Most first-time parents are well-versed on their children’s developmental milestones. You do your research beforehand and know more or less when to expect an activity that reflects progress. However, there are things that are not considered growth targets but are more like rites of passage or indicators of social and emotional readiness, many of which have no strict carry-out dates. This leaves you asking, “When is the best time to do this?”
Here, we ask several experts to provide some general guidelines. Please remember though that not all children develop at the same rate so there really are no hard and fast rules.
When is the best time to …
1…have a boy circumcised? Joy Ty-Sy, M.D., a pediatrician from Cardinal Santos Medical Center in San Juan, clarifies that circumcision “is more of a religious or cultural issue, than a medical one.” If neonatal circumcision wasn’t done, she assures that it can be delayed until the pre-teen or teenage years when the boy can fully understand what he will go through (i.e., pain and post-circumcision care). She further advises parents requesting circumcision of their male children to have both general and local complications explained to the child.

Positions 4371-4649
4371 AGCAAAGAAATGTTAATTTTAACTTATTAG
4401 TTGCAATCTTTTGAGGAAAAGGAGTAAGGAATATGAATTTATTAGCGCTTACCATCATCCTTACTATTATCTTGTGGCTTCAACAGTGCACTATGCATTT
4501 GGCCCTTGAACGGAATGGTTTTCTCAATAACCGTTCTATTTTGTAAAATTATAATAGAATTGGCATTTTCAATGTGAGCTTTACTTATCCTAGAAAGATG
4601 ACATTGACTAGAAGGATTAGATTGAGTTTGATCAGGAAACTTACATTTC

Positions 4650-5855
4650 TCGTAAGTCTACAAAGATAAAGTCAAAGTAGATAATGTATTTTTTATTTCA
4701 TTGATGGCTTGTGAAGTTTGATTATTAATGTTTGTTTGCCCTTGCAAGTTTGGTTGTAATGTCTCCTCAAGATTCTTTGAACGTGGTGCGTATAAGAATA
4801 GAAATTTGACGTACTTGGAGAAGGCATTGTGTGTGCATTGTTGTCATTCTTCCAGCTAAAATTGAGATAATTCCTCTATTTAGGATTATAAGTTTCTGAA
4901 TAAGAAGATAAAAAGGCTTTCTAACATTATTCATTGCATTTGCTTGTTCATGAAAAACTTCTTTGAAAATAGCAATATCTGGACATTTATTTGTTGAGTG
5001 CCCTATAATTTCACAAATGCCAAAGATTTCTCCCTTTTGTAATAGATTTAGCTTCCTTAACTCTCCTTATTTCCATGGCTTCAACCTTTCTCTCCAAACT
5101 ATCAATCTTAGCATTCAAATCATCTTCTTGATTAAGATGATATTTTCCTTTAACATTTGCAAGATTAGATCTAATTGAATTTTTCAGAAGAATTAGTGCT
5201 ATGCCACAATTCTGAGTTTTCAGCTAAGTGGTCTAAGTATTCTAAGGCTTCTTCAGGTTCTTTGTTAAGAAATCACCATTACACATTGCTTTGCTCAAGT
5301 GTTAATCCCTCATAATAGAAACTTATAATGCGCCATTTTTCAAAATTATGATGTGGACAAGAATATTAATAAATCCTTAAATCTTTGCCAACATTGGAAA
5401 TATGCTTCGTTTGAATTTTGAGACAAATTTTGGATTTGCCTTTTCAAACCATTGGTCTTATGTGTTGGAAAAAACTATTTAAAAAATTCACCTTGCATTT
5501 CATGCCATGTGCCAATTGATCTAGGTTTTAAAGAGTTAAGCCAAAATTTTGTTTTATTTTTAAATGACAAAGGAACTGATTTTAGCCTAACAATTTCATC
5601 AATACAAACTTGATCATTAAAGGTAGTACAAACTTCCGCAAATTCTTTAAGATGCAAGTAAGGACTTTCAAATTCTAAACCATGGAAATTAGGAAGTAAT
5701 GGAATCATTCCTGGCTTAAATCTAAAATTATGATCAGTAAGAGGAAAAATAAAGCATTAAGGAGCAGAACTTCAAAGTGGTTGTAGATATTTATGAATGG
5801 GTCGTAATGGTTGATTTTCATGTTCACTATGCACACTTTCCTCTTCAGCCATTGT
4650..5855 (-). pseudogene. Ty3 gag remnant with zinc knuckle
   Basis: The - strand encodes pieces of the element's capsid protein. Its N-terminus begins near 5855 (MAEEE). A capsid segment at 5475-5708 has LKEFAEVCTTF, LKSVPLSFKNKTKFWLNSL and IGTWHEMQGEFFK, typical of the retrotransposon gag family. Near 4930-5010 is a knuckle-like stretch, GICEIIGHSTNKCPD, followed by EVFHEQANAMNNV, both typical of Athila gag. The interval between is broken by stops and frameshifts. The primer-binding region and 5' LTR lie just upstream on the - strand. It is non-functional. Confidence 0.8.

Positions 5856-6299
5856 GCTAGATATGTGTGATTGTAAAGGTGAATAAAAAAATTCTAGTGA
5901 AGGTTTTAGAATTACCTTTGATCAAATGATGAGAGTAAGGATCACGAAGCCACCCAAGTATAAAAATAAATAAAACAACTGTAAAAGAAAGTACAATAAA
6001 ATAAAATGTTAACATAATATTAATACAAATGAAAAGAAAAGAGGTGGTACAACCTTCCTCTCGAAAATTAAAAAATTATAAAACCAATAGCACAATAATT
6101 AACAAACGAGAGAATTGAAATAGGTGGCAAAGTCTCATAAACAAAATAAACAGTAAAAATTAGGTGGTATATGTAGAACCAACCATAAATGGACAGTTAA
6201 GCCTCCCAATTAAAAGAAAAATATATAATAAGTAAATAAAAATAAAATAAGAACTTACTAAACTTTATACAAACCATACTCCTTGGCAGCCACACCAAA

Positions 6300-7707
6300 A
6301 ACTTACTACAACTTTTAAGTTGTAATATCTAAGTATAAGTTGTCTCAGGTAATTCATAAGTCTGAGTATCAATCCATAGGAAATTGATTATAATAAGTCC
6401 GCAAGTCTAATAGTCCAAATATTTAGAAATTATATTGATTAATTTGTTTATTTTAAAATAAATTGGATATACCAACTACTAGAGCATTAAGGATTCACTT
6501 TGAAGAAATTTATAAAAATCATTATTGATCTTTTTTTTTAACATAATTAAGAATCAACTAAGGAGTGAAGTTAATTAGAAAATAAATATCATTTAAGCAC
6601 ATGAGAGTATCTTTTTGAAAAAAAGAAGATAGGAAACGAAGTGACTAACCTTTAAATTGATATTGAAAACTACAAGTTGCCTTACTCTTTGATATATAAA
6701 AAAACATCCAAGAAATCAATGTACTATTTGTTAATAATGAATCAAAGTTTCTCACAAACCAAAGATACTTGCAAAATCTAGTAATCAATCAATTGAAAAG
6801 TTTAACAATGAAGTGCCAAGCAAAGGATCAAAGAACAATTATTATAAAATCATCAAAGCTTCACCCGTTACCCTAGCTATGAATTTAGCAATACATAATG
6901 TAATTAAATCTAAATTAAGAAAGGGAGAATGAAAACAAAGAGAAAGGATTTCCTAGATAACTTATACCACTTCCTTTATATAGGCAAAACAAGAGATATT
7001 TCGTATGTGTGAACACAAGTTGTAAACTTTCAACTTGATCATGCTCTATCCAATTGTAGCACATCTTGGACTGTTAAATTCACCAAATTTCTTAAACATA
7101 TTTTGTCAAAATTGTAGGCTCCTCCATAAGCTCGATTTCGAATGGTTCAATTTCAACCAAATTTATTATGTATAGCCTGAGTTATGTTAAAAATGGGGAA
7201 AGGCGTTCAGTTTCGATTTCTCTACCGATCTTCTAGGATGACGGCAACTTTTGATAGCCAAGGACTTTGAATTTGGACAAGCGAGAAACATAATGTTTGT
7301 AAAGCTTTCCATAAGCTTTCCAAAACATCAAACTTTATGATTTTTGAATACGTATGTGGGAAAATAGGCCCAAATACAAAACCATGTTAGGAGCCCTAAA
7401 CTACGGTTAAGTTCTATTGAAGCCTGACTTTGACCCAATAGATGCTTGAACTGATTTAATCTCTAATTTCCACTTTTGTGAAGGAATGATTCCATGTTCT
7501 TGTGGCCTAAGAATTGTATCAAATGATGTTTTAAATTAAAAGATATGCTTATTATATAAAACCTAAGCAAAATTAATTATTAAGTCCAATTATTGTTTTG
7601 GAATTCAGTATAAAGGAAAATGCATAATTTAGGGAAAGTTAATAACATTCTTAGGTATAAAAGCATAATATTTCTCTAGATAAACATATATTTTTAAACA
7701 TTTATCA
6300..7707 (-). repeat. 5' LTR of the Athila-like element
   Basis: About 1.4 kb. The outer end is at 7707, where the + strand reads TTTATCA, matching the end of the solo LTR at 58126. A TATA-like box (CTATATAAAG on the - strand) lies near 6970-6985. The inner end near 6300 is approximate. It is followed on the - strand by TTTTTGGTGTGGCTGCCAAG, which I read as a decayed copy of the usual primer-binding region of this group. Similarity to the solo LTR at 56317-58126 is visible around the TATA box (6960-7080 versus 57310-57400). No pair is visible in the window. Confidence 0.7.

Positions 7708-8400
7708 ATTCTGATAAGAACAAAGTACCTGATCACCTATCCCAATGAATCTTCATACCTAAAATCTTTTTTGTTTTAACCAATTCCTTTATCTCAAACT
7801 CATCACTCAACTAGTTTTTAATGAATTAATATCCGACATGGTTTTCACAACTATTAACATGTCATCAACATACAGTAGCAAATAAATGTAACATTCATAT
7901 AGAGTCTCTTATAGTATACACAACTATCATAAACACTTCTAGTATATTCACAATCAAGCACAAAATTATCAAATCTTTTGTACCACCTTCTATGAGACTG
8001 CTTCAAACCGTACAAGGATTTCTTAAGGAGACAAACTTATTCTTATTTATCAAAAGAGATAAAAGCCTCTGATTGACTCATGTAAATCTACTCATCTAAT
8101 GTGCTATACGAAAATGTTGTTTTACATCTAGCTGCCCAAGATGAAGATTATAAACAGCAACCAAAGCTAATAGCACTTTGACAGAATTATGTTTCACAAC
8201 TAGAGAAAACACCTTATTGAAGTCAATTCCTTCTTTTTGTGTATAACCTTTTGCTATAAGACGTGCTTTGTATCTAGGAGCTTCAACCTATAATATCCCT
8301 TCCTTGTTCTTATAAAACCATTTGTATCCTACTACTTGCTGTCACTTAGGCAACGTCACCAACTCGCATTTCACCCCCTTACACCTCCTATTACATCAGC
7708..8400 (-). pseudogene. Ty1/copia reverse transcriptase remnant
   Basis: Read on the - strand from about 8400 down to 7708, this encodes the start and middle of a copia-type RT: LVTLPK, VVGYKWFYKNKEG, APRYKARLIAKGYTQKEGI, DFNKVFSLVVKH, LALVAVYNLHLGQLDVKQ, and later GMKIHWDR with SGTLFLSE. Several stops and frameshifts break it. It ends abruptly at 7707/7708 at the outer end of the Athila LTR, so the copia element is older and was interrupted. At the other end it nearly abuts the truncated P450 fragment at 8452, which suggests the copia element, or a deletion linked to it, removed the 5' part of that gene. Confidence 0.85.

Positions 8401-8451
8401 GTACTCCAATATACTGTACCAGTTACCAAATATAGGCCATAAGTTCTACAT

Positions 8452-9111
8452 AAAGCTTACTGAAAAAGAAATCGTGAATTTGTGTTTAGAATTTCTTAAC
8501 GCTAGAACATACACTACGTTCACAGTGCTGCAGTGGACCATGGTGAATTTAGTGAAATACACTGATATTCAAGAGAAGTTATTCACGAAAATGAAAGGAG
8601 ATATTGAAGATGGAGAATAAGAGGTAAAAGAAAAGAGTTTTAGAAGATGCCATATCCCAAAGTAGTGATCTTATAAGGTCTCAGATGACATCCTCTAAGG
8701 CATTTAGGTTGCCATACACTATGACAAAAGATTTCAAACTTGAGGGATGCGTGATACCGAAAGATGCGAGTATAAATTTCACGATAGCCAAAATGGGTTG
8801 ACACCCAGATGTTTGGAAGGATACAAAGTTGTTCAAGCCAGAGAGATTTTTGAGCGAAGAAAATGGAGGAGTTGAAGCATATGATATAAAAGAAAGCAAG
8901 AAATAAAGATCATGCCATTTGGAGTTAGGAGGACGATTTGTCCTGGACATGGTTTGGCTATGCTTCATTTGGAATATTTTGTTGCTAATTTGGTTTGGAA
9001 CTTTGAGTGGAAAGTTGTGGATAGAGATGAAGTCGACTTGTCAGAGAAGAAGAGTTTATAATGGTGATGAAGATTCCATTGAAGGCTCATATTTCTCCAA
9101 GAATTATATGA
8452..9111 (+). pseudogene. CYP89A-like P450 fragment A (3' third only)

Dr. Ty-Sy adds there are, however, medical conditions that warrant an earlier circumcision such as balanitis xerotica obliterans, a skin condition affecting the male genitalia; recurrent balanoposthitis or inflammation of the foreskin and glans in uncircumcised males; and proven urinary tract infection or urinary tract anomaly, to reduce the risk of infections with possible local and systemic damage.
2…have a girl’s ears pierced? Some parents choose to have their baby’s ears pierced at birth or during the first year of life while others prefer to wait it out until the child is four or five years old. “In my opinion, any age is okay,” says Dr. Ty-Sy. “If you want it done early, the baby should have at least received her first anti-tetanus vaccine, which is usually part of DTap-IPV combination vaccine, and the size of her earlobe is big enough so that the earring will be positioned centrally.”
For bigger kids, Dr. Ty-Sy recommends that it’s best to wait until the child is emotionally ready to go through the brief pain and understand the process. “Parents must be aware that after ear piercing, a great amount of care is required to prevent infection,” she cautions. “Alcohol must be dabbed on the earlobe three times a day for at least two weeks. Do not attempt to remove the earring until after two months or so. If there’s irritation or some discharge, have your daughter’s earlobes checked immediately by your pediatrician.”